Once you’ve determined the appropriate shapes for your process map, you need a structure to start inserting your shapes into.

We’ve tested multiple approaches, but the one that stuck breaks down the sales process into three key areas:

  • Lead/List Acquisition — Where you get things
  • Contacting Cadence — What you do
  • Qualification and Close — How you finish

3. Map the Current State Process

It’s now time to begin mapping the current state process.

In this step, you need to gather the necessary information, which can be done through a series of questions.

It can be through individual stakeholder interviews. It’s important to target the key individuals who represent the different functional areas in your business.

These questions don’t need to be long or complex. It can be as simple as asking them their daily step-by-step sales process.

Here are a few examples of roles and questions you can ask:

Demand Generation: 

  • How many different lead sources do you have, and what are they?
  • Are you appending or enriching leads and lists as they come through your system?
  • How do you route or assign leads from different lead sources?

Sales Development:

  • How do you structure your sales development team? Do you have a response team, outbound team, vertical, product, etc.?
  • How does a rep prioritize leads?
  • What is the contacting strategy for sales development reps?
  • Here is our numbers question: how many activities does the average rep do per person per day?


  • How does the sales team generate new business?
  • Once the sales team owns the prospect, what is their strategy and process to close the deal?
  • What are the opportunity stages sales reps follow to close deals?
  • Here is our numbers question: What is the average sales cycle?

Customer Success:

  • How does the sales team generate new business?
  • Once the sales team owns the prospect, what is their strategy and process to close the deal?
  • What are the opportunity stages sales reps follow to close deals?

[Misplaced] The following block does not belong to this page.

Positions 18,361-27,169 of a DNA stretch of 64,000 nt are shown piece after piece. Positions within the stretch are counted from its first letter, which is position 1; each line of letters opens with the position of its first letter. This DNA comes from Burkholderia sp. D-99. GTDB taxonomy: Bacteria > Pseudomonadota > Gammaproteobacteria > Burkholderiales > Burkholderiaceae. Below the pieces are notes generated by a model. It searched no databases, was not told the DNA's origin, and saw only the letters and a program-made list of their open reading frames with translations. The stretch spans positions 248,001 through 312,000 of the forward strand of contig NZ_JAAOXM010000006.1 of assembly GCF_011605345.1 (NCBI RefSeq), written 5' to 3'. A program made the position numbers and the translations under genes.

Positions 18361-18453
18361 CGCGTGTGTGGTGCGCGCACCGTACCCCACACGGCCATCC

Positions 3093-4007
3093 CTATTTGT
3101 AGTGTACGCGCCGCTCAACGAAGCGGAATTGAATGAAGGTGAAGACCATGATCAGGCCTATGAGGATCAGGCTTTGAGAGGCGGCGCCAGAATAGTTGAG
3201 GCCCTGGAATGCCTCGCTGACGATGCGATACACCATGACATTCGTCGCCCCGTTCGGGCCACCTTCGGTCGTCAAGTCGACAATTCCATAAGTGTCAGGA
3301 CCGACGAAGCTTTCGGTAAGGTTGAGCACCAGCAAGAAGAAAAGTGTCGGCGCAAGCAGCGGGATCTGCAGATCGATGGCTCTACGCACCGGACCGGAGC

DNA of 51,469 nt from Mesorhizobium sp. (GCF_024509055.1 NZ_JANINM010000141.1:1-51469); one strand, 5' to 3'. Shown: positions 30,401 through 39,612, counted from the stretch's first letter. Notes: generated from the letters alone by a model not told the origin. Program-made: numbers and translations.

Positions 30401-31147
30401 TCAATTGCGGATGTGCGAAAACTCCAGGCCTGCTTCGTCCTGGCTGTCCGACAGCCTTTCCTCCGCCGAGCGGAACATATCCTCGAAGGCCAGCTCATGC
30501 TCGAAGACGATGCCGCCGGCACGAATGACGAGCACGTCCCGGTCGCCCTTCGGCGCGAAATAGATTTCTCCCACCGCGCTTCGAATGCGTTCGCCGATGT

• Here is our numbers question: What is the average retention percentage per rep?

When you ask these questions, you should be able to complete the necessary information to map out a step-by-step process map.

You may feel these are a lot of questions. Let me give you a visualization then. Here is an example of a sales process workflow chart from Lucid.

RELATED: 4 Simple Questions That Will Transform Your Sales Process

4. Review the Current State for Strengths and Opportunities

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Reviewing a sales process map for accuracy

Once your process map is complete, you can review it for strengths. You can also identify areas of opportunity.

From these, you can begin making a plan for a future state.

What are the different sales and opportunities? Here is an example you can identify in a sales development organization:

  • Strengths: use of marketing automation, lead statuses structure in place, submit opportunity function added to Salesforce
  • Opportunities: batch time should be under five minutes or immediate, auto-routing leads with the CRM, response time needs to be under one hour

5. Create a Future State Process Map

Remember, earlier, I mentioned it’s essential companies have a sales map? Let me explain why you need to have this ability.

Once you identify strengths and opportunities in your current process, you can recreate your process in a future state. You can then identify opportunities and represent them in an ideal form.

Here is an example future state process map:

  • Work to get our batch time down to five minutes.
  • Build routing within our CRM.
  • Push to get a one-hour response time.
  • Structure a follow-up strategy to include three calls, three voicemails, and three emails.

6. Implement a Governance Structure to Periodically Manage and Improve Your Sales Process

The first five steps should do more than acquaint you with sales mapping. They must let you make one now.

The job is not over, though. One important step is periodic management.

Once your sales process map is complete, make a periodic follow-up. This follow-up should review the process.